A Greater Manchester MP is not convinced that the minimum price per unit of alcohol is the way to tackle binge drinking.
Prime Minister David Cameron today announced the plan in a bid to combat a perceived culture of binge drinking and reducing alcohol-related violent crime on the streets.
Yet John Leech, Manchester MP for Withington, expressed doubts about the effectiveness of a minimum price per unit of alcohol in England and Wales.
Mr Leech said: “The problem of binge drinking would not be solved by minimum pricing alone, because cheap alcohol would still be available in supermarkets.
“I would like to see differential duty between on and off sales to level the playing field for pubs, discourage drinking at home before a night out, and encourage responsible drinking in pubs.
“This would be a massive boost to local pubs, which cannot compete with supermarket prices and still won’t be able to even with a minimum price per unit,” he added.
The Prime Minister announced a minimum price of around 40p per 10-millilitre unit of alcohol. A cider would now cost around £1.80 and a glass of wine – around £1.20.
The government is still consulting on what the minimum price should be not ruling out a price higher than 40p a unit. The alcohol strategy would prevent retailers from selling alcohol at anything less than 40p a unit.
Mr Cameron expressed optimism that the strategy would help stop the ‘scourge of violence’ in town centres and cut alcohol-related deaths.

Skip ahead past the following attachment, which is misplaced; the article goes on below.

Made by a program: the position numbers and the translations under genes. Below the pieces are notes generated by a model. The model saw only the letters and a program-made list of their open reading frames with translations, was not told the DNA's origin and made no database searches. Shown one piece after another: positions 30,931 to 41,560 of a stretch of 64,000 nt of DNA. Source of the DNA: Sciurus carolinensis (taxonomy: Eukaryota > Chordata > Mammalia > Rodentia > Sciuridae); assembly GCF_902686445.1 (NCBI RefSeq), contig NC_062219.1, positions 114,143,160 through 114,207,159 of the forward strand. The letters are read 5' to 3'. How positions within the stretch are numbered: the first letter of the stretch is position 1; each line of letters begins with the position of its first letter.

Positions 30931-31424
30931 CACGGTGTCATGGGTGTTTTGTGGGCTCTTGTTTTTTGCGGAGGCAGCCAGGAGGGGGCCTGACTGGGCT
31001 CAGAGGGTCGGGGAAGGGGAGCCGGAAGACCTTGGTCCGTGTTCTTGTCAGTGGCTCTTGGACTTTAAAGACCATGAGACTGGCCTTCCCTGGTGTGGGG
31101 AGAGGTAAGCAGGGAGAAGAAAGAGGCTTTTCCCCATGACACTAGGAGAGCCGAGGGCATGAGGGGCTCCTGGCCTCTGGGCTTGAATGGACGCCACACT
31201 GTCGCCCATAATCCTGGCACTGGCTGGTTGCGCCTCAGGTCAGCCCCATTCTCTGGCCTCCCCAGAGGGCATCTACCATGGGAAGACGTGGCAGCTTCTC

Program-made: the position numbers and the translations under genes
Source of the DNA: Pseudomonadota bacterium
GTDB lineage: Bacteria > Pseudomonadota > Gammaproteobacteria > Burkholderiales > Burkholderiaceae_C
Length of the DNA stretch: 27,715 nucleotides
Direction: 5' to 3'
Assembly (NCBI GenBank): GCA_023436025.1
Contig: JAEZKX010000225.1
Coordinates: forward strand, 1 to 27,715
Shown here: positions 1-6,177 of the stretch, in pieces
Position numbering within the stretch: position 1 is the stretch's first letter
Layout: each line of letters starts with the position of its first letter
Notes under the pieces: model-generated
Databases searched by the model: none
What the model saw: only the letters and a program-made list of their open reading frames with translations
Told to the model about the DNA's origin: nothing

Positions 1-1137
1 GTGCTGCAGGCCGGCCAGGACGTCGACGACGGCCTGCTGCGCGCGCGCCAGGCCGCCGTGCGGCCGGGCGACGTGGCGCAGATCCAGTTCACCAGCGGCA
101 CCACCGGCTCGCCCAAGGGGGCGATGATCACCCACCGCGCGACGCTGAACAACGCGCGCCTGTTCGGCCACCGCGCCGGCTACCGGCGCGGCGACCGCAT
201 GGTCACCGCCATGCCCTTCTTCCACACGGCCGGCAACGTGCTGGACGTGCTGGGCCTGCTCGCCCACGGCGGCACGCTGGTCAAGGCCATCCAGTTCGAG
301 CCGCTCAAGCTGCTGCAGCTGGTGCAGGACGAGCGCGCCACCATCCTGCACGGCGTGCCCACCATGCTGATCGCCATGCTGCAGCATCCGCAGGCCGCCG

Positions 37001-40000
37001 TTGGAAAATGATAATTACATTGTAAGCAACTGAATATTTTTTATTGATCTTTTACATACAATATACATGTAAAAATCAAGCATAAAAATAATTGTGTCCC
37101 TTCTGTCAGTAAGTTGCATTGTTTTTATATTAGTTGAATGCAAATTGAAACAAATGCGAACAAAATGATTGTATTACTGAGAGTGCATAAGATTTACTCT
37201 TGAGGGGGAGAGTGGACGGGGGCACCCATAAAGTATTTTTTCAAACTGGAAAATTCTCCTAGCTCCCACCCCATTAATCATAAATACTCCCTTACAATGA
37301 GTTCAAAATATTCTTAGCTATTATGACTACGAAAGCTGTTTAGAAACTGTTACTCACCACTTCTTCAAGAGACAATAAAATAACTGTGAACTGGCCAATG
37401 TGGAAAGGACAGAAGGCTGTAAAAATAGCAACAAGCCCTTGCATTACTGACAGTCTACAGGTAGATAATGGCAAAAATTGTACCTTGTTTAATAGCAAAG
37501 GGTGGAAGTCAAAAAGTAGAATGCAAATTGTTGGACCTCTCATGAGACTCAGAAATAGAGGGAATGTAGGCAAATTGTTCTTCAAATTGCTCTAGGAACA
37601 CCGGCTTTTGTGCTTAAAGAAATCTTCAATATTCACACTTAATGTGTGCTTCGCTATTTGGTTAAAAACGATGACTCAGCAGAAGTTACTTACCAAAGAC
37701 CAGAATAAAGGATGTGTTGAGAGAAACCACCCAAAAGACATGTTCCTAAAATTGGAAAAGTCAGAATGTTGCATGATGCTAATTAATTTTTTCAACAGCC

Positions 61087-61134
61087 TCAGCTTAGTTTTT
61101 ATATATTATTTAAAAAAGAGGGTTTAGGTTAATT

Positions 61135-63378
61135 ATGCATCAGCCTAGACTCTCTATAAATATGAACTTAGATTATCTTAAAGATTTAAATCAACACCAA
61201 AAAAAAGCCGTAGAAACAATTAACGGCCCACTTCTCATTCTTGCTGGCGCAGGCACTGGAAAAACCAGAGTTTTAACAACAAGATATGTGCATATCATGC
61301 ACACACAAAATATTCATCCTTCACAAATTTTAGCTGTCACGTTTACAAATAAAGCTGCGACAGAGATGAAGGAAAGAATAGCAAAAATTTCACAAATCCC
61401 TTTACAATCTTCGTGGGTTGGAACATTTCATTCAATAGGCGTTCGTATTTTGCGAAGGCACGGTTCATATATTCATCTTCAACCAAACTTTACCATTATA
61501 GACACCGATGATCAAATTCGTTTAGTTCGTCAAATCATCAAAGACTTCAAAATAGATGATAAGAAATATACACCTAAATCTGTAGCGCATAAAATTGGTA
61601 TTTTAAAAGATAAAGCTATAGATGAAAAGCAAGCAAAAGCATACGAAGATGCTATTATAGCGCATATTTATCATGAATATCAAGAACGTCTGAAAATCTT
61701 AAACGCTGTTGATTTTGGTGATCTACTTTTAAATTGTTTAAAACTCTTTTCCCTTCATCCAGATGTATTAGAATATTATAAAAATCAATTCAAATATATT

“Binge drinking isn't some fringe issue, it accounts for half of all alcohol consumed in this country.
“The crime and violence it causes drains resources in our hospitals, generates mayhem on our streets and spreads fear in our communities,” Mr Cameron said.
The government also plans to ban supermarket multi-buy discounts and introduce a ‘late-night levy’ forcing pubs and nightclubs to contribute to policing costs.
Home Secretary Theresa May also defended the government plans to end the 'drunken mayhem' in Britain's towns.
Mrs May said: “We need to deal with the dangerous drinkers, crack down on irresponsible businesses, and stem the tide of cheap alcohol.
“Just under half of all violent crime is connected to alcohol, and drunken brawls have made many town centres no go areas for law-abiding citizens.
“Most people have no problem with alcohol, they enjoy a drink - indeed it's one of life's pleasures.
“But we all know there is a significant minority in this country who drink dangerously and who cause disproportionate harm. Drunken brawls and disorder have made many town centres no-go areas for law-abiding citizens,” she said.
However, Mr Leech expressed doubts that the plans will have the desired effect of putting an end to excessive alcohol consumption.
Commenting on irresponsible drinking in Manchester, Mr Leech said: “I don’t think that Manchester has ANY more of a binge drinking problem than any other big town or city.
“It is very busy at the weekend, especially in the city centre, which proves that it is not all about the cost of alcohol,” Mr Leech added.
Retailers and drinks companies have opposed the proposal stating it would punish people who enjoy alcohol responsibly while failing to tackle binge drinking.
According to the Home Office, excessive alcohol consumption costs Britain an estimated £21 billion a year and the NHS – around £2.7 billion a year.